Whatever assessment we provide, it has to be aligned to the curriculum you give to the teachers, and the teachers understand that. And the state needs to be transparent, so the schools knows what will be on the test, what are the standards that need to be met for a student to be college and career ready. Then it won’t matter if you are teaching to the test or not. You will be teaching the student to be college and career ready. In the past, there has been some secrecy about what is exactly will be on the test.

Robert Fisicaro, program director, Excellent Educators for New Jersey, NJ DOE

It goes to the overarching question of whether students are learning. Most people would agree that student achievement and how students perform should be a part of the evaluation. It is how it links that is where most of the discussions I have had so far, how is it measured, what method does it use.

This is still a work in process, and there is at sill a lot of work that needs to be done. We want to be ready in 2013-2014, and we really think that that we will be. But there is still a lot of work to be done. There is a sense of urgency around this work, but at the same time, we want to proceed carefully and thoughtfully because there are still a lot of lessons to learn.

Courier Post - Districts improve school bus efficiency

May. 12, 2012 |

Written by TODD B. BATES New Jersey Press Media

Fed up with wasteful spending, New Jersey told school districts in the 1990s to use school buses more wisely or possibly lose state aid.

Hundreds of districts have boosted bus transportation efficiency since then, but scores still failed to meet a state standard in the latest accounting, according to state Department of Education reports.

The Lakewood school district, which transports nearly 23,000 students — including about 18,500 private school students — became less efficient from 2008 to 2010, barely meeting the standard, according to officials. Some 450 buses take students to more than 130 schools.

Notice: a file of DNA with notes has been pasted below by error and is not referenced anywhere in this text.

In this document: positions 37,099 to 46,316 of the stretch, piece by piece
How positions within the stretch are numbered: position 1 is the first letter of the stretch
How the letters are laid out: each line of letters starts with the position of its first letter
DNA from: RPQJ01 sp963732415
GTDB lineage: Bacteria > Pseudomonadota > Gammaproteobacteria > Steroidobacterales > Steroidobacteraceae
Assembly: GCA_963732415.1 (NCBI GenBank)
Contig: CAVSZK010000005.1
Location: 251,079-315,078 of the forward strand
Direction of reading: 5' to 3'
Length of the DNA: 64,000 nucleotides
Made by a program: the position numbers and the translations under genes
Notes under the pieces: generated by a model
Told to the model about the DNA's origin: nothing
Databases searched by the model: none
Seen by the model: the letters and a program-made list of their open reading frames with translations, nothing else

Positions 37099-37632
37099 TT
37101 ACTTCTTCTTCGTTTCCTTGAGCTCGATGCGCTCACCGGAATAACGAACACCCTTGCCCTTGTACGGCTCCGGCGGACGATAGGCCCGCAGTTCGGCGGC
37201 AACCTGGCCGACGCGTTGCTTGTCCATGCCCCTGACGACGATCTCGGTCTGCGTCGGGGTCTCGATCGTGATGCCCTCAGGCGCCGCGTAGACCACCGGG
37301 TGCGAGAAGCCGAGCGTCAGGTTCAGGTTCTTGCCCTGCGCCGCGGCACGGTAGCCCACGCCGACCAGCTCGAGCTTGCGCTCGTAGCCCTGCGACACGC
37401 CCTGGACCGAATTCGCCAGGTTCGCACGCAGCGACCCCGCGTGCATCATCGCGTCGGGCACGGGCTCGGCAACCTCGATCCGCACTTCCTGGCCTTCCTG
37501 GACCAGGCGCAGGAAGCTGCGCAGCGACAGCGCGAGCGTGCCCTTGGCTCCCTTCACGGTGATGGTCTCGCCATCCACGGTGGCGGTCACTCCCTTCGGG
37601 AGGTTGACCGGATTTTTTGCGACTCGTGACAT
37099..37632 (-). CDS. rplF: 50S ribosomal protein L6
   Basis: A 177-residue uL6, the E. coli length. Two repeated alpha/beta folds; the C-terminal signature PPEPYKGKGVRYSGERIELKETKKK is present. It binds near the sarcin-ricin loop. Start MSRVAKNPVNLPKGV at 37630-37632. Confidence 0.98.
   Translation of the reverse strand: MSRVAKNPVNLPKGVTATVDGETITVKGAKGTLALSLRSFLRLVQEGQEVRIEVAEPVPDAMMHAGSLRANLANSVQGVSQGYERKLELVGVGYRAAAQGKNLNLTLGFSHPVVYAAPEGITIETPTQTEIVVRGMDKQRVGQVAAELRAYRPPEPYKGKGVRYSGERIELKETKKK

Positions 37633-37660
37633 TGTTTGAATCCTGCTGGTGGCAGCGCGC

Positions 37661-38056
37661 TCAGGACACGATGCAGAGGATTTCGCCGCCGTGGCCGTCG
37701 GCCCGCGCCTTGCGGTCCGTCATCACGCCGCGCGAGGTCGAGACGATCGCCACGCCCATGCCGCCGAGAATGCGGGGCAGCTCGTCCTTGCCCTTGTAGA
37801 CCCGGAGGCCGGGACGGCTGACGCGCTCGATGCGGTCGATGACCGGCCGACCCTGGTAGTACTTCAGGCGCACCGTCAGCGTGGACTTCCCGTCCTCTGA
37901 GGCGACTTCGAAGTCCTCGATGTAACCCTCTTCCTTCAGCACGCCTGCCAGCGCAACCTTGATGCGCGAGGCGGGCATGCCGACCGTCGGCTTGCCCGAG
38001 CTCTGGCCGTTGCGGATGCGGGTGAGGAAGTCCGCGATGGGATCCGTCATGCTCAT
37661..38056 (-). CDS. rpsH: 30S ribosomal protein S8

Bob Riley, executive director of the National Association of State Directors of Pupil Transportation Services, which represents school bus transportation leaders, companies and others, said New Jersey’s standard is “not really a high efficiency.”

“I think all buses should be used two routes per day, at least if you’re in a community that works,” he said. “An extremely rural community — that’s more difficult to do, but the key thing is to have your bus full of students.”

New Jersey had one of the most inefficient school transportation systems in the nation 15 years ago, according to the state education department.

Nearly 500 school districts had inefficient systems before the state adopted a school transportation efficiency plan. Since then, the number has dropped to 140 districts, according to the state education agency.

The state’s voluntary efficiency standard is 1.20 or 120 percent of bus capacity, meaning that some buses would have to run more than one bus route a day, according to the agency.

The most efficient districts typically run two or more routes a day.

In the tri-county area, Gloucester County’s 20 school districts average out with the highest rating. Only four fall below the standard, with Paulsboro ranking the lowest at .63. Clearview Regional tops the county with a 2.40 efficiency rating.